Peebles teenagers spend two hours getting ready for school

Body Image Fixers ''A group of 16 and 17 year-old Fixers in Peebles are on a mission to persuade younger pupils at their school not to obsess about their looks.'' ''The students at Peebles High conducted a survey of 14 and 15-year-olds which revealed that body image concerns are more prevalent amongst girls, with some taking up to two hours to get ready each morning for school.'' '' (L-R) Kirstin Gray, 17, Isaac Pringle, 17, Heather Allen, 17, and Sam Matthews, 16.

Body Image Fixers ''A group of 16 and 17 year-old Fixers in Peebles are on a mission to persuade younger pupils at their school not to obsess about their looks.'' ''The students at Peebles High conducted a survey of 14 and 15-year-olds which revealed that body image concerns are more prevalent amongst girls, with some taking up to two hours to get ready each morning for school.'' '' (L-R) Kirstin Gray, 17, Isaac Pringle, 17, Heather Allen, 17, and Sam Matthews, 16.

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PEEBLES teenagers are trying to help their younger peers not to obsess about their looks.

The town’s high school students found in a survey of people aged 14 and 15 that girls spend as much as two hours getting ready for school and that boys as young as 13 are drinking protein shakes and going to the gym to try to bulk up.

But older teens in the school, who are part of Fixers, a national movement of young people “fixing” the future, are trying to persuade their younger colleagues that happiness is more than what they see in the mirror.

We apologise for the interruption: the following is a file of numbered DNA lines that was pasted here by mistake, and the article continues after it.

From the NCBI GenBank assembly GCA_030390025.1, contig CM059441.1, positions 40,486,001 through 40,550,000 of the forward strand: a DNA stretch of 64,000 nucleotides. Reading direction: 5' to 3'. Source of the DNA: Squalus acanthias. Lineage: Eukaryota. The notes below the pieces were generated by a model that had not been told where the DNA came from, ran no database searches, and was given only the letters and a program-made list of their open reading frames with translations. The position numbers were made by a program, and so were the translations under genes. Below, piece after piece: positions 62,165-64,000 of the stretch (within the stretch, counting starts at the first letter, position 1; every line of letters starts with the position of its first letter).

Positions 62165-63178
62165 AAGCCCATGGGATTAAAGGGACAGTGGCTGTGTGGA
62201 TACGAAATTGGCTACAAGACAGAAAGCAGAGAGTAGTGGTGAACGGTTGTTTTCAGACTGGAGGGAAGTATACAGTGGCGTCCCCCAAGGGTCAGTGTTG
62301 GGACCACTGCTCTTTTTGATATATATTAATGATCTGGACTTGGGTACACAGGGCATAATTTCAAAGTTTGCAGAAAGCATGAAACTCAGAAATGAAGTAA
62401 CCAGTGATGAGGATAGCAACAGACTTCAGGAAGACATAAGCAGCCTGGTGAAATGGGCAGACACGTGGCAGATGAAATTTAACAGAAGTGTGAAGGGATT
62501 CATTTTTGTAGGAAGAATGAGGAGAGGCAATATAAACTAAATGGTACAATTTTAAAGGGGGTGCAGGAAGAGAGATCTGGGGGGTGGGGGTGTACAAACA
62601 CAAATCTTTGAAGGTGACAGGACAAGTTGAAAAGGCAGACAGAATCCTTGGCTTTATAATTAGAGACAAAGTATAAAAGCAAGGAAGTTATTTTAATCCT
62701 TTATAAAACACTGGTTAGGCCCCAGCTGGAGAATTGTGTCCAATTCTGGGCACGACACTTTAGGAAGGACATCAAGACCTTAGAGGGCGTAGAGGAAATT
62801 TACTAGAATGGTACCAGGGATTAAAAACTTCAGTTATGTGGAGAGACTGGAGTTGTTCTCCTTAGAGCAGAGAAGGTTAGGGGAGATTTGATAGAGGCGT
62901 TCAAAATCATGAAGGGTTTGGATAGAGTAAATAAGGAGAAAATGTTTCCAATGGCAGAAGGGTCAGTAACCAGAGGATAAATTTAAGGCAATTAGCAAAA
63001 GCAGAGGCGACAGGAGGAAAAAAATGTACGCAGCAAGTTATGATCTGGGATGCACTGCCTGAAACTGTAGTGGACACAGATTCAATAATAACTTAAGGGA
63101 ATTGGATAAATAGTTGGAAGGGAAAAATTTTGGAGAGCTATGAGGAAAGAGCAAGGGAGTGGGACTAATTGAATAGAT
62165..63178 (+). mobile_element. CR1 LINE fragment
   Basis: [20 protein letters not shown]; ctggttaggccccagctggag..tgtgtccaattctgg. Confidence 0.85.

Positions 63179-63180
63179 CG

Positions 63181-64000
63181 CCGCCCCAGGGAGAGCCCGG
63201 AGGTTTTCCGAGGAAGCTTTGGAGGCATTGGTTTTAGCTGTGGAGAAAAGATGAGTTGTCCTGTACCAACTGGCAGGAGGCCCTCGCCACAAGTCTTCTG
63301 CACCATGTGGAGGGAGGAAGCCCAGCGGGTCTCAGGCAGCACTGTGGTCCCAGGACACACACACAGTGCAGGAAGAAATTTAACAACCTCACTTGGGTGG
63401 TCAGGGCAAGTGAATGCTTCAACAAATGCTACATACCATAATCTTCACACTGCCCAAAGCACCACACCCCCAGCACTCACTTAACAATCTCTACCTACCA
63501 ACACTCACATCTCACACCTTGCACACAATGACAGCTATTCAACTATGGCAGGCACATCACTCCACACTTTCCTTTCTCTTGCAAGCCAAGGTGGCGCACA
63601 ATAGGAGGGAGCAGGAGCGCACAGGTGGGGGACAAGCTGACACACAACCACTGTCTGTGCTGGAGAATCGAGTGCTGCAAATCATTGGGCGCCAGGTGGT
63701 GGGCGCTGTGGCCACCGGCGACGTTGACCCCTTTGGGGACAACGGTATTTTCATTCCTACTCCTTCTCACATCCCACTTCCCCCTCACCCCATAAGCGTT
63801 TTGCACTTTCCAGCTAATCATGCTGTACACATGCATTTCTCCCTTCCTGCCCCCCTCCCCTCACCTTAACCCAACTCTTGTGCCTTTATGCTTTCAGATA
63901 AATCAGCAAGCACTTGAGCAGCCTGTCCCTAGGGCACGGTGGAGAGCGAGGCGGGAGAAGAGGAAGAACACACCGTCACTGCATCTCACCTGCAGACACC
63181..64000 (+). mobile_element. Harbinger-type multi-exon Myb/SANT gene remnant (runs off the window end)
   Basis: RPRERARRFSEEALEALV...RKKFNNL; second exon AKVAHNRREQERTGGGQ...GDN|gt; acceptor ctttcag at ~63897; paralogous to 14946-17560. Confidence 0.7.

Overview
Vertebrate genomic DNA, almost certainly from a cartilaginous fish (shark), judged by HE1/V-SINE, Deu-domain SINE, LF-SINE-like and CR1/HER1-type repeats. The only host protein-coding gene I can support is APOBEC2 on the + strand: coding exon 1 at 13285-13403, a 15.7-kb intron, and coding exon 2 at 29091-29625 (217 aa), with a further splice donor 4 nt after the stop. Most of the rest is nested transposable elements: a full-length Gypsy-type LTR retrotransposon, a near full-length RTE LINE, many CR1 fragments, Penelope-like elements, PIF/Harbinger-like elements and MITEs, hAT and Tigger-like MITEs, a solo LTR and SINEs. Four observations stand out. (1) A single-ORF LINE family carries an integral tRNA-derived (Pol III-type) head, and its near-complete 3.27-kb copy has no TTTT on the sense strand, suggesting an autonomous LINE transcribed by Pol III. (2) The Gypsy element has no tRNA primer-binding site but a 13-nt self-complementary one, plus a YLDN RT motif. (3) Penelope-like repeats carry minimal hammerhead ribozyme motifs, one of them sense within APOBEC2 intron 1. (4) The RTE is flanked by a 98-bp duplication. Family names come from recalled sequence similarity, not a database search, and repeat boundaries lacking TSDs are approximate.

Peebles’ Fixer Sam Matthews, 16, said: “Our message is about getting people to be comfortable in being themselves and not trying to be what everyone wants them to be.”

The survey found body image concerns were worse among girls but that boys, too, felt under pressure to look good.

The school’s Heather Allen, 17, said: “There should be role models for young girls who are confident in themselves and not afraid to make their 
own decisions about what they wear or what they look like.”

The group hopes to create a booklet that can be used in social education classes to help teenagers become more confident with their body image.

Fixers supports thousands of young people across the UK to take action and change things for the better, addressing any issue they feel strongly about.

The charity recently won a £7.2million grant from the Big Lottery Fund and aims to work with 20,000 young people over the next three years.